Posted by Jonathan Maus ( Publisher/Editor ) on November 25th, 2008 at 9:46 am
Eye campaign launch in August. Mayor-elect Adams
and PDOT director Sue Keil look on.
(Photos © J. Maus)
The Bicycle Transportation Alliance (BTA) is calling their three-month “Eye to Eye” campaign a success after a ride-along with the Portland Police Bureau in search of unlit bike riders turned up nearly empty.
One of the key goals of the campaign, which launched back in August, was to increase awareness for bike light usage. The BTA worked with the Police Bureau to re-instate a month-long, free bike light program (accompanied by warnings), that was followed up by citations given out to unlit riders.
On Sunday night, BTA advocate Michelle Poyourow hopped in a patrol car with Officer Robert Pickett, and the pair hit the streets to see how well Portlanders had gotten the message.
In a post on the BTA blog yesterday, Poyourow wrote that all signs point to the campaign being a success:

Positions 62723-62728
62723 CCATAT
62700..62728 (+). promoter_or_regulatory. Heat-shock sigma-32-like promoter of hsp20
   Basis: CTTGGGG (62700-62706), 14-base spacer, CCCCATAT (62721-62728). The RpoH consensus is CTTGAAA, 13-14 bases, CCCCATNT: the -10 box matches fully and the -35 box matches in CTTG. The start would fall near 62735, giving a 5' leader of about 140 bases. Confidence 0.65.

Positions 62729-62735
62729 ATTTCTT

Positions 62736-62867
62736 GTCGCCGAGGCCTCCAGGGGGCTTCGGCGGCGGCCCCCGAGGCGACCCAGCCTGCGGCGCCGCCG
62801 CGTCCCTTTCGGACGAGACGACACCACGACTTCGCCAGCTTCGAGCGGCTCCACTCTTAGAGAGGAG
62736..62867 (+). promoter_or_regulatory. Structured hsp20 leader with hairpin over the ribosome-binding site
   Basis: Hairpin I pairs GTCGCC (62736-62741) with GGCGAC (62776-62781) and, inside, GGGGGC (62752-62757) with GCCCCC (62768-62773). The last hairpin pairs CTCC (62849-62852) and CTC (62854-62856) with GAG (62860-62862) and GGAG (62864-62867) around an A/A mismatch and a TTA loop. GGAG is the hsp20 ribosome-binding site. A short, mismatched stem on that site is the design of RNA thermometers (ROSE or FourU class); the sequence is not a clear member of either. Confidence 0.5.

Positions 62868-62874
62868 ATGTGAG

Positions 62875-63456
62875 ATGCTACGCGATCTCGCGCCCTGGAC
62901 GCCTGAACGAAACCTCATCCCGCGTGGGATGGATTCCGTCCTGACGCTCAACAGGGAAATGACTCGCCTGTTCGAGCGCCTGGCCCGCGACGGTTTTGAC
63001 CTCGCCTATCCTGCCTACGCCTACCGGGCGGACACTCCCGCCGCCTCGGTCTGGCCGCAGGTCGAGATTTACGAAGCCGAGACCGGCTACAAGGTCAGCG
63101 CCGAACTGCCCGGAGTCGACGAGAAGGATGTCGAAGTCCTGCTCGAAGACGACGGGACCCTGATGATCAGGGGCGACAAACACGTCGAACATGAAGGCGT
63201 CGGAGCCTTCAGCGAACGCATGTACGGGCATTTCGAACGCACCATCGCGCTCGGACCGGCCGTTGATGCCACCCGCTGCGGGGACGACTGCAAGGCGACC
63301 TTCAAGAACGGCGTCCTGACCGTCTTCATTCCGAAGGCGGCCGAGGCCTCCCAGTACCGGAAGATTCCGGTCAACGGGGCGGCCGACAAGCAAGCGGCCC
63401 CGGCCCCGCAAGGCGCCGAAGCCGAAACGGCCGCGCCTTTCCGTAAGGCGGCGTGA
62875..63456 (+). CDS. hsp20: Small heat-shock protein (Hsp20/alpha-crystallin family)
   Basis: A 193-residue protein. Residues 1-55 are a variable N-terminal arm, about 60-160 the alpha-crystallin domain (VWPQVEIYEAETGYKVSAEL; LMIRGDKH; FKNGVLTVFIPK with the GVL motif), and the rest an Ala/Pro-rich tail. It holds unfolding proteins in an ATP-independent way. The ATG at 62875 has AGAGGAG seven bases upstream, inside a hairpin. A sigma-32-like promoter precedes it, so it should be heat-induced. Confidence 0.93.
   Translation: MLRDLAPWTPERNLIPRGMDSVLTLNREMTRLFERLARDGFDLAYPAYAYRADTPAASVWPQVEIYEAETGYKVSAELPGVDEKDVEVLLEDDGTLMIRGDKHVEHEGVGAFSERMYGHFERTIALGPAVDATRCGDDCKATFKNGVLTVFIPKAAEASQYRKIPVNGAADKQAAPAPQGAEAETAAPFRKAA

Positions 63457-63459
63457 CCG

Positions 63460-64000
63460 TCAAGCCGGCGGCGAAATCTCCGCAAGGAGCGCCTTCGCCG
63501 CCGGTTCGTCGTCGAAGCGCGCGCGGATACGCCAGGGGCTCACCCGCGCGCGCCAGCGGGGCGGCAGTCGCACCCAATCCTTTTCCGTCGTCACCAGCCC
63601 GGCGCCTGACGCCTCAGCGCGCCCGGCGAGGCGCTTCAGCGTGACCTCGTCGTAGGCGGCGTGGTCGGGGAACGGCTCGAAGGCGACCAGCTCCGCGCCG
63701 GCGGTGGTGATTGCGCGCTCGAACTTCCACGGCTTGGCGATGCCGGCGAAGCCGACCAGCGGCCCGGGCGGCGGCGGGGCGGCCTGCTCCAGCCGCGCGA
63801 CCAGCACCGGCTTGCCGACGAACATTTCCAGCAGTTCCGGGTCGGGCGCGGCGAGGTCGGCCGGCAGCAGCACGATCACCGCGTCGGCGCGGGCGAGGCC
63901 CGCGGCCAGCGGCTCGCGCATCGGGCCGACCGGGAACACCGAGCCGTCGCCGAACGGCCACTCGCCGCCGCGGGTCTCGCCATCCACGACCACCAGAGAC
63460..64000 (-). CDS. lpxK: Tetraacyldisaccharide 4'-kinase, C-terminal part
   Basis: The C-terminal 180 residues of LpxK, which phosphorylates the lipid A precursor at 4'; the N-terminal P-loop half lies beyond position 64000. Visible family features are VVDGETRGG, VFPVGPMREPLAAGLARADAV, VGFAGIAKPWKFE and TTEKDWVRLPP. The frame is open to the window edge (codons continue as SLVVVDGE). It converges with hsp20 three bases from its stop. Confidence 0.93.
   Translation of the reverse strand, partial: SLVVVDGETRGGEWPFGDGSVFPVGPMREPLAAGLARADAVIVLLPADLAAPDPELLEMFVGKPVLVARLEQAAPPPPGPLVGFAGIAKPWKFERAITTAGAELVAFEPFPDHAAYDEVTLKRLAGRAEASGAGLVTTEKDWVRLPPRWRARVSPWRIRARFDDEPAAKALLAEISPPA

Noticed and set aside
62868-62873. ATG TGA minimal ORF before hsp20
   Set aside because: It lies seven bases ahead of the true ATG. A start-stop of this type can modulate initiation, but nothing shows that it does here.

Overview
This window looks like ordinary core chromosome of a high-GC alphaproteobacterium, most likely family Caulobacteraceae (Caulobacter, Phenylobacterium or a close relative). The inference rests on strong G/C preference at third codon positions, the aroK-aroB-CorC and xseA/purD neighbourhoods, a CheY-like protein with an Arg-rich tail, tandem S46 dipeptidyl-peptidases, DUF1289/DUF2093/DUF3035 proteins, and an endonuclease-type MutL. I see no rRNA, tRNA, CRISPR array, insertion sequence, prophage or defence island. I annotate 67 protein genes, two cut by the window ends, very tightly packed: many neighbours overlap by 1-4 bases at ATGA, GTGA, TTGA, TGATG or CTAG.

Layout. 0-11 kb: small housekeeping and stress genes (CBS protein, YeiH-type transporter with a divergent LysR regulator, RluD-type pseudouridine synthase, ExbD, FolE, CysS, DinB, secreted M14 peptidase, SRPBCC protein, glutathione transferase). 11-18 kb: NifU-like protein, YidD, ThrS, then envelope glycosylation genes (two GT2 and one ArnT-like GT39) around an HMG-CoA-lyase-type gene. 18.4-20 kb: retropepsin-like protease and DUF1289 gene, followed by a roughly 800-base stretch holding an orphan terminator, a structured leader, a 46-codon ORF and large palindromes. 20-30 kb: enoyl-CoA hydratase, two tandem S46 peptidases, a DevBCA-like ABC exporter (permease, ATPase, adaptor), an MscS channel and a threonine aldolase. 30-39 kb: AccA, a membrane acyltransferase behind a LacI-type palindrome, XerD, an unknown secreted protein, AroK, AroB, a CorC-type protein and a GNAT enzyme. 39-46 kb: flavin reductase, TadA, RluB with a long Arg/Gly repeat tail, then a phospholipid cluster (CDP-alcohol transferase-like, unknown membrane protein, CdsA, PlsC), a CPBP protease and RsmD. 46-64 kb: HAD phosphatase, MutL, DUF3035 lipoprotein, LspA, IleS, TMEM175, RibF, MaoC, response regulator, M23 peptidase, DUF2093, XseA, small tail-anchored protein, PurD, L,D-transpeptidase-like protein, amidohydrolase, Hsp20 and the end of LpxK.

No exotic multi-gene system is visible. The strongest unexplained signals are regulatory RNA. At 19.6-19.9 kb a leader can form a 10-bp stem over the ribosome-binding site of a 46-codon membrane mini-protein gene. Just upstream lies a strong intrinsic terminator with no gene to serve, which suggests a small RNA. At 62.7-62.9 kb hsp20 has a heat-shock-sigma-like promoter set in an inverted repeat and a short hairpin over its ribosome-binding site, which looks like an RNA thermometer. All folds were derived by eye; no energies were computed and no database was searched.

On three hours and three different locations we nabbed a whopping FOUR unlit bicyclists, all of them at our first stop on N Williams north of Knott.
After her ride-along, Poyourow reflected on the campaign:
I believe the Eye to Eye Bike Light Campaign did a good job of that this year – the threat of a few dozen tickets at the end lent urgency and seriousness to months worth of outreach and education on one of the BTA’s top safety concerns…
In our vision of Oregon bicycling, it should be very hard to find a bicyclist out without lights. And last Tuesday night, in Portland, it was. For the BTA, this was a successful end to a great campaign
Read the full story of Poyourow’s ride-along (including the guy who erected a “Police sting ahead” sign that was then confiscated by Pickett and is now in possession of the BTA) on the BTA Blog.
What has been your experience out on the streets? Have you, whether in a car or on a bike, noticed more people using bike lights at night?